Amaranthus spinosus (Spiny Amaranth) on 6-24-19, #605-1.

Once you have it, you will be more concerned with getting rid of it. That is not easy to do because there are always more to come.

Amaranthus spinosus (Spiny Amaranth) on 6-24-19, #605-2.

Interesting that such a plant as this so detested by many is actually edible and eaten by many in some countries. It is very nutritious and has one of the highest concentrations of useable calcium. Even though it may be nutritious, I think I will not be eating any part of this plant.

Amaranthus spinosus (Spiny Amaranth), 6-24-19, #605-3.

Melody Rose has published an interesting article on Dave’s Garden you may be interested in reading.

I have enjoyed photographing and learning about the many wildflowers growing on the farm and other areas. My farm is in Windsor, Missouri in Pettis County (Henry County is across the street and Benton and Johnson aren’t far away). I have grown over 500 different plants and most have pages listed on the right side of the blog. I am not an expert, botanist, or horticulturalist. I just like growing, photographing, and writing about my experience. I rely on several websites for ID and a few horticulturalists I contact if I cannot figure them out. Wildflowers can be somewhat variable from location to location, so sometimes it gets a bit confusing. If you see I have made an error, please let me know so I can correct what I have written.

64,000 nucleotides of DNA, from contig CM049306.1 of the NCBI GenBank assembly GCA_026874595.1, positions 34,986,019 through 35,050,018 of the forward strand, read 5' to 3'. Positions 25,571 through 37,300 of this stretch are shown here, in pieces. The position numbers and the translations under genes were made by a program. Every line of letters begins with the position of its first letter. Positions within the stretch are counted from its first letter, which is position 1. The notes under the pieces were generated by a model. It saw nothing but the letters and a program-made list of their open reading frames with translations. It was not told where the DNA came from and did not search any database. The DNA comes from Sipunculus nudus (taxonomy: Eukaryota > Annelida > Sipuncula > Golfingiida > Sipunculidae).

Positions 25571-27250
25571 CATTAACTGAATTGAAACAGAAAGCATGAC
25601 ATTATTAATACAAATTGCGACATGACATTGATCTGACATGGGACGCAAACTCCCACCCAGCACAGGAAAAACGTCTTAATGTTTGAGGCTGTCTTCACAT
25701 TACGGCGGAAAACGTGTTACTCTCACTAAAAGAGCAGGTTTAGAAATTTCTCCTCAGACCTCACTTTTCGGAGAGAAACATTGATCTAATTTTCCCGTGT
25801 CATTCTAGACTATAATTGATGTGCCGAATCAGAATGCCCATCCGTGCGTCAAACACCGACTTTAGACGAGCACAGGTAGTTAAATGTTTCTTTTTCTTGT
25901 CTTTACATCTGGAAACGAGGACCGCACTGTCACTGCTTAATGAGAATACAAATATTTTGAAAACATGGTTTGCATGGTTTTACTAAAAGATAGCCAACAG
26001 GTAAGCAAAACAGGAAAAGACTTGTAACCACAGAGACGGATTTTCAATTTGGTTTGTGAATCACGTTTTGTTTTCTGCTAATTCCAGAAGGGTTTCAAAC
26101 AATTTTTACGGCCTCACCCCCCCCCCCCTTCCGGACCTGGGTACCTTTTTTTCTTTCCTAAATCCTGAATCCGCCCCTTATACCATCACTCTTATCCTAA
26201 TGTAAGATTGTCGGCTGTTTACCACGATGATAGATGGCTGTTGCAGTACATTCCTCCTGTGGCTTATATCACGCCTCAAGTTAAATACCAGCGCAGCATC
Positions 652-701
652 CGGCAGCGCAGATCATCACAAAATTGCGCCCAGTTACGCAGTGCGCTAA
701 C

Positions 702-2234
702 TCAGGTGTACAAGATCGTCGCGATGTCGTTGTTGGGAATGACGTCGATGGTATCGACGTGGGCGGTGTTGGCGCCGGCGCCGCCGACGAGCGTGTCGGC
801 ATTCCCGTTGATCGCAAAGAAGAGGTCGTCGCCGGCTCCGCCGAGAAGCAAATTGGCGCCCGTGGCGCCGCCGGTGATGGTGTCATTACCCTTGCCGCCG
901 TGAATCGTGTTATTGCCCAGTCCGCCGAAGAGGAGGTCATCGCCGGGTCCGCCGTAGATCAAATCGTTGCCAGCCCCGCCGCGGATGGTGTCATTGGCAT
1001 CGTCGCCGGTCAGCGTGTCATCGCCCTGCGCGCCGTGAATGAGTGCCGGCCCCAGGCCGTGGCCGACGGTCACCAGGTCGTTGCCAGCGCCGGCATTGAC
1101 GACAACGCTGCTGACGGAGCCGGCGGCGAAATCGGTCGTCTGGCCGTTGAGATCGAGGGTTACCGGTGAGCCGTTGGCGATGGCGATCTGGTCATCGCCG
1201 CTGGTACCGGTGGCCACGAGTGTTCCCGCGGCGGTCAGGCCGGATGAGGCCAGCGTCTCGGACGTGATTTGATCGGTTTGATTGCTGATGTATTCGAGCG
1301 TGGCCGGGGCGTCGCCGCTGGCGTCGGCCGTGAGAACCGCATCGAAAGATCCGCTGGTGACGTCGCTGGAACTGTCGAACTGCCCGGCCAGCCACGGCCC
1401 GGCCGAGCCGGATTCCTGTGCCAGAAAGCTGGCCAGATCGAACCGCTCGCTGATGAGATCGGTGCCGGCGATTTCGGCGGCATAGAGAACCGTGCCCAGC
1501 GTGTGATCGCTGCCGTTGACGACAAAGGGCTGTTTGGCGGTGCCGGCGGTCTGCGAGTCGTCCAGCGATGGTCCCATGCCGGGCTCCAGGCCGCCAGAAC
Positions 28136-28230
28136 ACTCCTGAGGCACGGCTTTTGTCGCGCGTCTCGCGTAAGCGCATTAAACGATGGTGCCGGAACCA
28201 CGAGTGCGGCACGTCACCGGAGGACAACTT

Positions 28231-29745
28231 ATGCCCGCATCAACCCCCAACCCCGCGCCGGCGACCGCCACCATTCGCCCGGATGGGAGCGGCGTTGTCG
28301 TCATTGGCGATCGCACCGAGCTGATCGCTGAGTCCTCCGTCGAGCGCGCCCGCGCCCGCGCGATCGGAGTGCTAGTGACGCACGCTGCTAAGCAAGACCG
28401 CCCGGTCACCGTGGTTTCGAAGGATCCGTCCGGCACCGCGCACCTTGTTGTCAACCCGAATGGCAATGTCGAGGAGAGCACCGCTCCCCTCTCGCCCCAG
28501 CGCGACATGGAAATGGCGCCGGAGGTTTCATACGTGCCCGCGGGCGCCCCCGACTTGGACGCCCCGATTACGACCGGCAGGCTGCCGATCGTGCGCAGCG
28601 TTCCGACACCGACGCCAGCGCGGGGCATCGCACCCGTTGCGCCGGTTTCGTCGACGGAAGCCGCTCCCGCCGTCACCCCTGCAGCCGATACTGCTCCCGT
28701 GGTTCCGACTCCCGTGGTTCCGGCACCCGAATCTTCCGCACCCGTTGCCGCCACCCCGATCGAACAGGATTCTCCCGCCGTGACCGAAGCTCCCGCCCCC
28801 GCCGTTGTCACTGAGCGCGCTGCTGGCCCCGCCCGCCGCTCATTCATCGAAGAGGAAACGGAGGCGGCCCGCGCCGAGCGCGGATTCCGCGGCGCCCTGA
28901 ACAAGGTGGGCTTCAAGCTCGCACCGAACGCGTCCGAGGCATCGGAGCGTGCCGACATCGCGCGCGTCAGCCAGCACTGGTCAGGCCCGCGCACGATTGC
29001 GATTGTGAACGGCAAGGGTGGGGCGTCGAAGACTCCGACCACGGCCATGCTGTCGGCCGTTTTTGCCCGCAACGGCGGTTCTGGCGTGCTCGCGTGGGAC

I hope you found this page useful and be sure to check the links below for more information. They were written by experts and provide much more information. Some sites may not be up-to-date but they are always a work in progress. If you can, I would appreciate it if you would click on the “Like” below and leave a comment. It helps us bloggers stay motivated. You can also send an email to me at thebelmontrooster@yahoo.com. I would enjoy hearing from you especially if you notice something is a bit whacky

FOR FURTHER READING:
PLANTS OF THE WORLD ONLINE (GENUS/SPECIES)
INTERNATIONAL PLANT NAMES INDEX (GENUS/SPECIES)
TROPICOS (GENUS/SPECIES)
FLORA OF NORTH AMERICA (GENUS/SPECIES)
WORLD FLORA ONLINE (GENUS/SPECIES)
WIKIPEDIA (GENUS/SPECIES)
DAVE’S GARDEN
MISSOURI PLANTS
MSU-MIDWEST WEEDS AND WILDFLOWERS
USDA PLANTS DATABASE
LADY BIRD JOHNSON WILDFLOWER CENTER
WILDFLOWERSEARCH.ORG
PFAF (PLANTS FOR A FUTURE)
EXTENSION.ORG
iNATURALIST

NOTE: The figures may not match on these websites. It depends on when and how they make updates and when their sources make updates (and if they update their sources or even read what they say). Some websites have hundreds and even many thousands of species to keep up with. Accepted scientific names change periodically and it can be hard to keep with as well. In my opinion, Plants of the World Online by Kew is the most reliable and up-to-date plant database and they make updates on a regular basis. I make updates at least once a year and when I write new pages but I do get behind. We are all a work in progress. 🙂